Is innovation a teachable skill?

Dr Charles Brauer, director of innovation at Goldsmiths, University of London, argues that innovation is a teachable skill; innovation and new products are not a result of random inspiration and innate creativity. Teaching the skill of innovation means tapping into real-world problems with an evidence-based toolkit, rather than just relying on lightbulb moments.

"There were a lot of organisations looking for different kinds of leaders: people who could think differently about the challenges that the organisation was facing," he says. "The digital transformation and disruption that businesses have been facing – particularly over the past 10 to 15 years – have led them to realise that they need a different kind of insight to take on those challenges."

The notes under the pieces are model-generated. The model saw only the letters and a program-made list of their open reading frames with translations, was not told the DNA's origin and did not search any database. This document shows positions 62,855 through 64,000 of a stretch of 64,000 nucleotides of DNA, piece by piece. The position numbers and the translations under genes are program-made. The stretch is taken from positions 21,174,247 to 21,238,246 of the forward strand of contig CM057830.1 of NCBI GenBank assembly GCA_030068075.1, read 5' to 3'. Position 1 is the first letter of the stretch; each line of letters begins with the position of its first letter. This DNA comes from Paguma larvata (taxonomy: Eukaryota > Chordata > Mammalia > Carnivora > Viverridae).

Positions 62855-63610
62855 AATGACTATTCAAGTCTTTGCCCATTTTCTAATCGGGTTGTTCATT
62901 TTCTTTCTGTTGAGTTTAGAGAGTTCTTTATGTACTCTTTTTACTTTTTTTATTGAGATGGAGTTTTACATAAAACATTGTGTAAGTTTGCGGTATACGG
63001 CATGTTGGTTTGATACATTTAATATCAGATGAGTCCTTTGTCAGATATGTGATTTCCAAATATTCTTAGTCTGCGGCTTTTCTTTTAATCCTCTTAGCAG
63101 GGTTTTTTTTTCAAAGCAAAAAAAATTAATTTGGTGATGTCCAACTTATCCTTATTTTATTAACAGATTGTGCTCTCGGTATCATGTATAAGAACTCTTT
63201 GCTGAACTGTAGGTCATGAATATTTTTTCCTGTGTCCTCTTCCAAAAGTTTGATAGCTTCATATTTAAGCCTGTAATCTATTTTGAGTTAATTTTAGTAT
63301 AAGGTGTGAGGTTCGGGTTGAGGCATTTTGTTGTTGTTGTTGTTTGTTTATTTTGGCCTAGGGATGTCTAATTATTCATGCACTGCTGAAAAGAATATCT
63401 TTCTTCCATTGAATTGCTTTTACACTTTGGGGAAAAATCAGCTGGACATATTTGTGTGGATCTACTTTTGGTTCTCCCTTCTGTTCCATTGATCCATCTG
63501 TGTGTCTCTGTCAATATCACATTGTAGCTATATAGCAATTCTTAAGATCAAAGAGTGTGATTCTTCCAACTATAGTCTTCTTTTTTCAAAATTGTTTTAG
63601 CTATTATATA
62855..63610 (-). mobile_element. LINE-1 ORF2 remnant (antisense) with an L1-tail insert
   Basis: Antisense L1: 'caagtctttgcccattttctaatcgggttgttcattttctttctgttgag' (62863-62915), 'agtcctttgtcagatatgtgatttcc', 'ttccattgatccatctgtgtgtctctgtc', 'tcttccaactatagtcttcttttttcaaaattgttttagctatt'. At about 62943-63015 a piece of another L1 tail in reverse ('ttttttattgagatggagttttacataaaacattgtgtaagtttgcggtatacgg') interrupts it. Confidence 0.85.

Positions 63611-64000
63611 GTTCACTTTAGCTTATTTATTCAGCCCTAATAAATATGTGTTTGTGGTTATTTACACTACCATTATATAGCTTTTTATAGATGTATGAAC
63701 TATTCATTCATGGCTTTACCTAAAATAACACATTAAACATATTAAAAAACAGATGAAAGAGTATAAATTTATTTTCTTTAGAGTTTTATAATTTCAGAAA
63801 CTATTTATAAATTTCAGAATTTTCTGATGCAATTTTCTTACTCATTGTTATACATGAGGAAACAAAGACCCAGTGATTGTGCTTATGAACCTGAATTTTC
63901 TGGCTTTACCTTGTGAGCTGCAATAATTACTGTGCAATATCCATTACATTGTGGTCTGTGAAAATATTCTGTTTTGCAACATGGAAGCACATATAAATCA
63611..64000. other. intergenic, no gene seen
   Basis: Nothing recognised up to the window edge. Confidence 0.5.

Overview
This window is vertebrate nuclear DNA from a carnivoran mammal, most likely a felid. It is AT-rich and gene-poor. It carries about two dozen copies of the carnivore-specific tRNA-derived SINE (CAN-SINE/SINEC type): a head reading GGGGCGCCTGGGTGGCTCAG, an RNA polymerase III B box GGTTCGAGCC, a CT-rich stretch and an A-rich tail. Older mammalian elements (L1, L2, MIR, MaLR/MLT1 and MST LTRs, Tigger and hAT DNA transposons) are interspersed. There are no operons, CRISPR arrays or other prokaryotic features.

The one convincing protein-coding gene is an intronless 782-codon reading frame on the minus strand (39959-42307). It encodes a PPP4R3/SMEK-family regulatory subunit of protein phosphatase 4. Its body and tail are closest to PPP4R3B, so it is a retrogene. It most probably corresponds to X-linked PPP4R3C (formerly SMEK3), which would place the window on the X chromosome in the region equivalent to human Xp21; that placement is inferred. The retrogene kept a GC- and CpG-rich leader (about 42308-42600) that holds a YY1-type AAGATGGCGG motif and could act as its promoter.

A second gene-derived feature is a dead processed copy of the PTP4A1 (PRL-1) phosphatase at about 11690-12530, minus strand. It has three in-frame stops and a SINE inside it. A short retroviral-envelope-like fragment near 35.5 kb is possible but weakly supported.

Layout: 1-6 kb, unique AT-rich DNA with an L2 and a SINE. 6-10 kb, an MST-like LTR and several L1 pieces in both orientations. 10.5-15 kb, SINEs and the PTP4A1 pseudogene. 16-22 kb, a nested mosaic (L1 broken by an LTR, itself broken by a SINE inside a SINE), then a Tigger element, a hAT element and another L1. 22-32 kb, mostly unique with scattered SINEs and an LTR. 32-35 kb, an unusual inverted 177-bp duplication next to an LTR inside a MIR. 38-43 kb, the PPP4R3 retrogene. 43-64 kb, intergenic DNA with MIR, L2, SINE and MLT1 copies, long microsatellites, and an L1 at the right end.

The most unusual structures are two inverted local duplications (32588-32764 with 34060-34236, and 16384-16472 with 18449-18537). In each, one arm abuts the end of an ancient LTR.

To tackle this need, the University of London now offers a one-year MSc in the management of innovation, as part of the school’s Institute of Management Studies. Students will be educated on how to apply design thinking, digital research methods and project management. The aim is to look for entirely new business models, rather than to just develop new products and services.

The students would use traditional methods to generate ideas, such as brainstorming, but they are also taught how to scope problems and recognise the challenges and having a toolkit that allows them to approach with different methods.

For more information about how the University of London’s new course and their teaching methods visit the telegraph